Sponsors of a new campaign finance law meant to take big money out of national politics say election officials who will enforce the new rules are instead creating significant loopholes.

They say the law Congress passed this year, scheduled to take effect after the fall election, clearly bars national party committees and federal candidates and officeholders from raising "soft money," unlimited contributions from corporations, unions and others that opponents say has a corrupting influence on politics.

National parties -- often helped by party leaders, such as members of Congress or the president -- currently can raise soft money for party-building activities, such as get-out-the-vote drives not directed at specific candidates. Lawmakers often collect such contributions for political action committees they create to support other candidates.

The Federal Election Commission, now writing rules to spell out how it will enforce the law, is narrowing the soft money ban, Reps. Christopher Shays, R-Conn., and Martin Meehan, D-Mass., and Sens. John McCain, R-Ariz., and Russ Feingold, D-Wis., said Thursday.

Several FEC decisions this week will potentially allow federal candidates and party leaders "to continue to raise soft money for the state parties using careful language or a `wink and a nod,"' they said in a joint statement.

Among decisions they are criticizing is a 4-2 vote late Wednesday in which the commission, made up of three Democrats and three Republicans, said the only way a federal candidate or officeholder could violate the ban on raising soft money would be to explicitly ask for such contributions.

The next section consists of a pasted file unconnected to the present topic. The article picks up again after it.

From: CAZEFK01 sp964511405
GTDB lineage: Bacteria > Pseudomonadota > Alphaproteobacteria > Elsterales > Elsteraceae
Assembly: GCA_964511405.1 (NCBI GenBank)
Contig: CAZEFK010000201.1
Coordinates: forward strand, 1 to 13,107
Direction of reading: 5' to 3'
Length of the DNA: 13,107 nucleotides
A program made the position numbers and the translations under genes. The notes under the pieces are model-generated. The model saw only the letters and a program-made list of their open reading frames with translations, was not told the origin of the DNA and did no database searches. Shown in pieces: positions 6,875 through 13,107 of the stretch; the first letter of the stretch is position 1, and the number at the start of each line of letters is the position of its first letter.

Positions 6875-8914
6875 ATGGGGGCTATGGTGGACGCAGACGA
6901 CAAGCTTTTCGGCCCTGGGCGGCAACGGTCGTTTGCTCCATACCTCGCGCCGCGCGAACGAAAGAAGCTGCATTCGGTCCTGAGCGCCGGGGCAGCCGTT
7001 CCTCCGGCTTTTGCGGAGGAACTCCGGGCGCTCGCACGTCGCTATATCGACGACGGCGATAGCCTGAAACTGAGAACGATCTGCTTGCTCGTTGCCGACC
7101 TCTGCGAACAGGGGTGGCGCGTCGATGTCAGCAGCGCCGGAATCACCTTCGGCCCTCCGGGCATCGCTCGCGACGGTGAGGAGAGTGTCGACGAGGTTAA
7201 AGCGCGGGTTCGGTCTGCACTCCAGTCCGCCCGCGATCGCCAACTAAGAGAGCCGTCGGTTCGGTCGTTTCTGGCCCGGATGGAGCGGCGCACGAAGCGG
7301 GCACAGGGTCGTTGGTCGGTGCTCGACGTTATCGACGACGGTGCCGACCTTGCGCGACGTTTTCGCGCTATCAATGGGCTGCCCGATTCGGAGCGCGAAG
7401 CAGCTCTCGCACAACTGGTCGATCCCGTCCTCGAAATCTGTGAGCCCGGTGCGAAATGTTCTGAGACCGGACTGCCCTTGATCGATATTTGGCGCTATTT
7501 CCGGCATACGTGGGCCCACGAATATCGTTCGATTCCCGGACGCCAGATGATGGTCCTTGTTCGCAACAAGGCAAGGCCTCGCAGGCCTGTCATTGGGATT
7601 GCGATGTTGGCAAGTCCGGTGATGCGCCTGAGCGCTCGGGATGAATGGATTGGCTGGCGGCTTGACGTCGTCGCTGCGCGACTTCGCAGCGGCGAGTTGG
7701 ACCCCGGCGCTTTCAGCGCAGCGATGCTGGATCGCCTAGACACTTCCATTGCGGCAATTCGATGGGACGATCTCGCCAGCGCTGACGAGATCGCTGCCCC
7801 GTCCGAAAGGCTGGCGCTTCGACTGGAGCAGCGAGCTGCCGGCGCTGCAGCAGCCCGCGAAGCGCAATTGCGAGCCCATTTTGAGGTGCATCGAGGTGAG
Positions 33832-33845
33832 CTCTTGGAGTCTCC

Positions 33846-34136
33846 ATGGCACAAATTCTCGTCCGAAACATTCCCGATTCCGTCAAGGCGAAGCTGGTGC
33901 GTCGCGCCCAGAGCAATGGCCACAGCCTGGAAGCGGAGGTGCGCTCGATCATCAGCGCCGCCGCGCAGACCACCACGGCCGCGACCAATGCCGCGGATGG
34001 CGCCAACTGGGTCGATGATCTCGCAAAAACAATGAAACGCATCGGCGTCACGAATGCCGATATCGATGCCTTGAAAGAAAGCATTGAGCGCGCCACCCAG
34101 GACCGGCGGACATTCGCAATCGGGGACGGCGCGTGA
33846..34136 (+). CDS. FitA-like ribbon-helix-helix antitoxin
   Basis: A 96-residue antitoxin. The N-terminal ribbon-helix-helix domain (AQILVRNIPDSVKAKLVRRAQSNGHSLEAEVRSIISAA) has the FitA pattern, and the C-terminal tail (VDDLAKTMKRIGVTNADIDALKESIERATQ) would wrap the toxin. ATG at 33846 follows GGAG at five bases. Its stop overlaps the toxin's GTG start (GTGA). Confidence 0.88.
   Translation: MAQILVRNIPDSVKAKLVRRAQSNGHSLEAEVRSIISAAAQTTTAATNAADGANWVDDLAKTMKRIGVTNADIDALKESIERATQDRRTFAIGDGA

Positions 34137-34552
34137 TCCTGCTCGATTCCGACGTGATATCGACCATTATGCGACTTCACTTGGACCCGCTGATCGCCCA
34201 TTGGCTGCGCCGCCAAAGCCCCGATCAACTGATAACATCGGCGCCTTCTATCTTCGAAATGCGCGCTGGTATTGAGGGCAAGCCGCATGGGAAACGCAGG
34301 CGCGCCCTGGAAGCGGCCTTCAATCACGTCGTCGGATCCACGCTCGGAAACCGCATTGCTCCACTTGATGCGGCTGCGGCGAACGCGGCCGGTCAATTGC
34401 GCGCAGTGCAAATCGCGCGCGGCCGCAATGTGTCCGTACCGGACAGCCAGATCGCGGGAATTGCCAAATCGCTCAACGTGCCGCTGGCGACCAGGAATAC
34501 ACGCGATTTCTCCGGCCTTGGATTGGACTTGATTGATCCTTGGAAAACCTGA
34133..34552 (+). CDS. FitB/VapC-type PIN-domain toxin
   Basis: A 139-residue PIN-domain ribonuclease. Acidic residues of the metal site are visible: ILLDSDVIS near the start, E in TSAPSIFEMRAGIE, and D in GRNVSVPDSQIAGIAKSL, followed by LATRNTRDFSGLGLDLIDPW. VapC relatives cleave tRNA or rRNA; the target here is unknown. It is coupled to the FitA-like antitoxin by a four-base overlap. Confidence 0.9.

Democratic Commissioner Karl Sandstrom said he proposed the narrow test to avoid violating free-speech rights and forcing the FEC to police millions of private conversations. The three GOP commissioners supported his proposal.

The narrow definitions "threaten to undermine a central goal of our bill -- to get federal officials out of the business of raising unlimited soft money from corporations, labor unions and wealthy individuals," the law's sponsors said.

On Thursday, the commission said federal candidates and officeholders -- though unable to raise unlimited money for themselves -- can ask donors at state and local party fund-raisers to contribute soft money to the parties.

The new law allows federal politicians to headline state and local political party fund-raisers where soft money is raised.

Republican Commissioner Michael Toner proposed making it clear in FEC rules that members of Congress can say whatever they wish at state and local party fund-raisers. The commission voted 5-1 for his proposal, with three Republicans and two Democrats backing it and one Democrat opposing it.

Republican Commissioner Bradley Smith, who has said he thinks major parts of the new law are unconstitutional, said the FEC is following the law nonetheless.

"Life will change for everybody and there will be a lot less money flowing through political parties, in particular through the national parties," he said.

The FEC, facing a Tuesday deadline set by Congress, planned to resume work on its soft money rule Saturday.